St. Petersburg, FL-based Billy Mays III chose his moniker, Infinite Third, to represent an inner duality. ‘Infinite’ being the part that’s connected to greater consciousness. ‘Third’ representing the human element. It follows that his endless layers of ethereal guitar, primal beats, and pulsing drones act as conduit for something greater than the sum of their parts. Songs are often improvised journeys through undefined scales, structured and concise, but with room for random moments of openness – the perfect gateway into experimental music.
Infinite Third’s debut album, Gently, was released in December of 2009 after a year of tragic events. In February of that year, Mays survived a near fatal apartment fire that engulfed everything he owned, including his recording studio. Picking up the pieces, he cobbled together a minimal guitar-based setup that informed his new approach to creating music. But before he could catch his breath, his father, well-known TV personality Billy Mays, passed away unexpectedly. When he finally began recording again, it was under the banner of Infinite Third, and was more vulnerable than ever.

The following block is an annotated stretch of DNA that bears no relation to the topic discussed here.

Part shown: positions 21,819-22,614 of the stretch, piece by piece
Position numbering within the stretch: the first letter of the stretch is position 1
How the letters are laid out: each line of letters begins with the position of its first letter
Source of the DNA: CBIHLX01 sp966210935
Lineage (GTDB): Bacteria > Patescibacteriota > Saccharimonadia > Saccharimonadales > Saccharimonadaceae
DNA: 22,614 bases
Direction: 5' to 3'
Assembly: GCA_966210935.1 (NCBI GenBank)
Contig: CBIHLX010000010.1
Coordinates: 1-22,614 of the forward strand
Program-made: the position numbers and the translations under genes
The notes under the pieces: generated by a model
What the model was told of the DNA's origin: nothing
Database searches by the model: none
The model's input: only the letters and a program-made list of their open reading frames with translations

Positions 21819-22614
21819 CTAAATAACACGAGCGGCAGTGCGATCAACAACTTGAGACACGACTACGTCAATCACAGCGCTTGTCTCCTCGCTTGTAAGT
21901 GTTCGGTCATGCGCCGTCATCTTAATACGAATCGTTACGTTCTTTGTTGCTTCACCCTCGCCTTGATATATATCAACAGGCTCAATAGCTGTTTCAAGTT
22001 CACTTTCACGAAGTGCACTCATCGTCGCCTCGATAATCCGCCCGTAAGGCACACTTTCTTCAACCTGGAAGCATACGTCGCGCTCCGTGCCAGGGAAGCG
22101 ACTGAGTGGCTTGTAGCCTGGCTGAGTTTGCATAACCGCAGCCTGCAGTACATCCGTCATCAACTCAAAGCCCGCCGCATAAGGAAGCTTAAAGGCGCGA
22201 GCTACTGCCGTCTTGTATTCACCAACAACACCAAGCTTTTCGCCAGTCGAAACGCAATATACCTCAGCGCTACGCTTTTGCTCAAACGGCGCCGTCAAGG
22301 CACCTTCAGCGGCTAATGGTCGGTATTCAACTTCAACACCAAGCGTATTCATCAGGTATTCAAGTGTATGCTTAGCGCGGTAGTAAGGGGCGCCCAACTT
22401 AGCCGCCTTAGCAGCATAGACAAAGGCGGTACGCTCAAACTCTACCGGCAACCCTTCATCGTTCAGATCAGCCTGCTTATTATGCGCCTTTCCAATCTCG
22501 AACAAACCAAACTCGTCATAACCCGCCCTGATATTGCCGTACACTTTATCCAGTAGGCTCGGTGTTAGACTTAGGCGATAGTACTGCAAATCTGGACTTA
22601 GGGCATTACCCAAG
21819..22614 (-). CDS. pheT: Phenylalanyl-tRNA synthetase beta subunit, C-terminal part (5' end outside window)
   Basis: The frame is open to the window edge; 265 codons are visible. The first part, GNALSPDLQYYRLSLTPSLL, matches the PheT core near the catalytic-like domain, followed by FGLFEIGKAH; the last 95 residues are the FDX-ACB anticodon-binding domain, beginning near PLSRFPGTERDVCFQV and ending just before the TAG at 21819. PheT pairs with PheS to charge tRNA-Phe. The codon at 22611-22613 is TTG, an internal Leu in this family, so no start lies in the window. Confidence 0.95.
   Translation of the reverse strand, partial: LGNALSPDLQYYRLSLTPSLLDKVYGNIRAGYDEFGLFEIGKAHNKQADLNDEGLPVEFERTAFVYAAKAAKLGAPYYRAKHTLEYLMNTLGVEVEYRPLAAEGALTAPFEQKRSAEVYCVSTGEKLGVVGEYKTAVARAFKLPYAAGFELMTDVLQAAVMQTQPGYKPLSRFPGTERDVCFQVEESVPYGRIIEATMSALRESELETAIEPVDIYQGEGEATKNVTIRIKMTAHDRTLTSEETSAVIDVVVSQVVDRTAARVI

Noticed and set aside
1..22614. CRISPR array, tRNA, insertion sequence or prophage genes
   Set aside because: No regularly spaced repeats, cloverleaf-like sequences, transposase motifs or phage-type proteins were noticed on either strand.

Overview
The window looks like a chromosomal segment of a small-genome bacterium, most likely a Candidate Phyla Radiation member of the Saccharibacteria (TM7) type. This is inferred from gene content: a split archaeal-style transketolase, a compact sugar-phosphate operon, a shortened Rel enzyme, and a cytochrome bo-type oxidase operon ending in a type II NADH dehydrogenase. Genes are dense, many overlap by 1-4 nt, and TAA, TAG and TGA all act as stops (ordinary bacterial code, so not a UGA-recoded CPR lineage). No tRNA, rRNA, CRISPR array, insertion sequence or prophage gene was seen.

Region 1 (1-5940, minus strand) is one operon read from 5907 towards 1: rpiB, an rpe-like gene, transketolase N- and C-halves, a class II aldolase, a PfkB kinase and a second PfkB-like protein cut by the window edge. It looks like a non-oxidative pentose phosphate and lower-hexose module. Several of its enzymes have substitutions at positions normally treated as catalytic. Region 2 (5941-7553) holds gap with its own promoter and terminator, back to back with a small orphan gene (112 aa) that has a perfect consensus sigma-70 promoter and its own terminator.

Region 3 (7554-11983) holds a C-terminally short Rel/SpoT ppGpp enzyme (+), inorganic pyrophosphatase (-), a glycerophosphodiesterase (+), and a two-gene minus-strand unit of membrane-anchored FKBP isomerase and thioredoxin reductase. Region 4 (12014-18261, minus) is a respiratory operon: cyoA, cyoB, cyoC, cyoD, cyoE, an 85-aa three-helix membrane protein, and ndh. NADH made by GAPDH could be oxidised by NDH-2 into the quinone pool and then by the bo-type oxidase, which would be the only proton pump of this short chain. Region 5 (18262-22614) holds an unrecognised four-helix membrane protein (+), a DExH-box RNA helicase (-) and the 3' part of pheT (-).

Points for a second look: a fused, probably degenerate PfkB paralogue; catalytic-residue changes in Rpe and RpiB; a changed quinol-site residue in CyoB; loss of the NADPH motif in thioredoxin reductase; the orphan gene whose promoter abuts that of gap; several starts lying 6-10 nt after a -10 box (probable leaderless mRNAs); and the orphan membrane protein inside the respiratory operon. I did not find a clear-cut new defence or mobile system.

Since then 12 hours-worth of LP’s, EP’s and song sketches have been released via the artist collective Remember You Are Dreaming. It’s a fitting home for Mays, whose music has had a considerable impact on artists of different mediums, from visual artists to filmmakers, serving as a sonic inspiration for their own creative process. He’s implemented exploratory streaming live sessions and performances in non-traditional venues with his Ambient Installation Series, attracting local champions in the press world. Tampa Bay Times ran an in-depth profile and he was bestowed two “Best of the Bay” awards from Creative Loading’s reader’s poll – Best Local Experimental Act and Best Local Instrumentalist. Mays’ interactive looping project Mouth Council was also chosen by Shure Microphones for an international marketing campaign.
His newest album, Channel(s), harks back to the idea of cosmic improvisation. “Channeling has become the core of my creative process, with the most important moments emerging when I get out of the way” Mays reflects. “Sometimes I feel like I’m processing hidden anxieties and fears when I play, only to find out someone in the audience needed to do the same.” This unwavering commitment to improvisation has been the foundation for a unique sound which continues to evolve with each new release. It never sounds exactly the same twice, but it always sounds like Infinite Third.